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Friday, May 29, 2009

Coaches Q and A: What Do I Need To Consider When Playing in High Altitude?

Players from Colorado and Utah may take it for granted, but playing tennis in high altitudes can be difficult for those who usually live and train closer to sea level. Harold Solomon of the Harold Solomon Tennis Institute in Fort Lauderdale, Florida provides these tips for coping with the change:

Playing in altitude can be a very challenging experience. At some tournaments high altitude balls are used, which helps negate the effects of the light air, but most tournaments use regular sea level balls and it is imperative that players make the necessary adjustments to be effective.

  • Arrive at the tournament site at least 3 days and if possible 5 days before the event. This helps the player not only get used to the ball "flying," but also helps the player adjust to breathing the lighter air. When playing Davis Cup matches in Mexico City, we would arrive at least 10 days before the match to get adjusted to the conditions.
  • The first day at the site, players should not try to do too much. It should be an easy day of getting the feel for the ball and allowing their bodies to get used to the lack of oxygen.
  • I always used to string my racket 3 to 7 pounds tighter in the altitude to give me more control of the ball. Of course playing in Denver is not as challenging as playing in Mexico City or Bogota, Columbia, so string tension should be adjusted tighter the higher the altitude.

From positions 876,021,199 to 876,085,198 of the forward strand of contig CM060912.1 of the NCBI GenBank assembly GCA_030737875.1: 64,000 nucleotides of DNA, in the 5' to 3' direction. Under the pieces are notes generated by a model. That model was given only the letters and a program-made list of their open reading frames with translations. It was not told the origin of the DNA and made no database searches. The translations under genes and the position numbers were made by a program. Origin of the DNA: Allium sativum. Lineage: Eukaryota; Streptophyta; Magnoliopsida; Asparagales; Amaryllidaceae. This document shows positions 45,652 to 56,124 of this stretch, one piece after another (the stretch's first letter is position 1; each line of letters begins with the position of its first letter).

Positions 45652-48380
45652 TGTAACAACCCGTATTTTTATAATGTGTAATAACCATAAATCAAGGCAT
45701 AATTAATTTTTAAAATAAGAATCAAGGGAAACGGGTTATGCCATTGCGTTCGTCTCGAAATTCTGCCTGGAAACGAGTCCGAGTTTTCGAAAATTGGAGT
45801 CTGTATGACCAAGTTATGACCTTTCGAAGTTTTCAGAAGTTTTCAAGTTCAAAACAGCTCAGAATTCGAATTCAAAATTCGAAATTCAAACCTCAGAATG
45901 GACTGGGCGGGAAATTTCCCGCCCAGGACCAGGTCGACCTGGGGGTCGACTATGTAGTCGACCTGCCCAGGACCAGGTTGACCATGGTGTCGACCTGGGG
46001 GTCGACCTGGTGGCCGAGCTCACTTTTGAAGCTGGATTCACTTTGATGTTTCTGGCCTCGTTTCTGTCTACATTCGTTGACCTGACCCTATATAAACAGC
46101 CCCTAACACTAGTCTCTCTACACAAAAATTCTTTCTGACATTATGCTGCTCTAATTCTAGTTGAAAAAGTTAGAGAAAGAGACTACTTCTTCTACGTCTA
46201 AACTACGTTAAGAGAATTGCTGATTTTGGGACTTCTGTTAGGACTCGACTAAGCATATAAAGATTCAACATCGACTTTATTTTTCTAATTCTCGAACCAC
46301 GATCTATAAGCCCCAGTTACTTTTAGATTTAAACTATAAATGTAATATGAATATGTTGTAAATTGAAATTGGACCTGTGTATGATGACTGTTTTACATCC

• It's important to hit the ball with more spin in high altitude situations. The top spin and tighter strings will allow you to still hit the ball and will help stop the ball from flying off your strings.
  • Serving in altitude can be a challenge. It is difficult to sometimes bring the ball down depending on how high the altitude is where you are playing. Generally I suggest taking a little something off the ball at first and hitting with more top spin to increase your chances to getting serves in the court. At very high altitudes, hitting kick second serves for first serves is a way to increase your first serve percentages and also take some pressure off your second serve. especially on big points.
  • Finally high heavy balls and low biting slices are good shots in high altitude. It's hard to get the ball back down after someone hits a high heavy shot up to your backhand and it's not easy to lift the ball on your forehand and bring it back down off of a well-hit slice.
  • Remember, the player who's more consistent and makes fewer unforced errors in altitude is usually the player who comes out on top. Going for winners that work at sea level will not be as effective in high altitude situations.
Do you have a question for Andy Brandi or Harold Solomon? If so, please send it to clewis[at]zootennis[dot]com with the phrase Coaches Q and A in the subject line.